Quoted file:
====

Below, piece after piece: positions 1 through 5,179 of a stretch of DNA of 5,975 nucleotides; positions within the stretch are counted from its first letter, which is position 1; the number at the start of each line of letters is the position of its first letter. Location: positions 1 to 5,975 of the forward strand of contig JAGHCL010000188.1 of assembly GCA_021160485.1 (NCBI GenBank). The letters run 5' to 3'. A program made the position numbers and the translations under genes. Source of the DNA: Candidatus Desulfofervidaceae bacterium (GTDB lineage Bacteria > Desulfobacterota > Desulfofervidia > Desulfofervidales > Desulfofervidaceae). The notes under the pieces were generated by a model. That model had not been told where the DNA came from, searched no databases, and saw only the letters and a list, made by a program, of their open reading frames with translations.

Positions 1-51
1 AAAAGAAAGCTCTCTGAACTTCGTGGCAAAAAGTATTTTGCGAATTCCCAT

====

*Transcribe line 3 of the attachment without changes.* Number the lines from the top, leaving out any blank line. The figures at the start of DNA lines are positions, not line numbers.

1 AAAAGAAAGCTCTCTGAACTTCGTGGCAAAAAGTATTTTGCGAATTCCCAT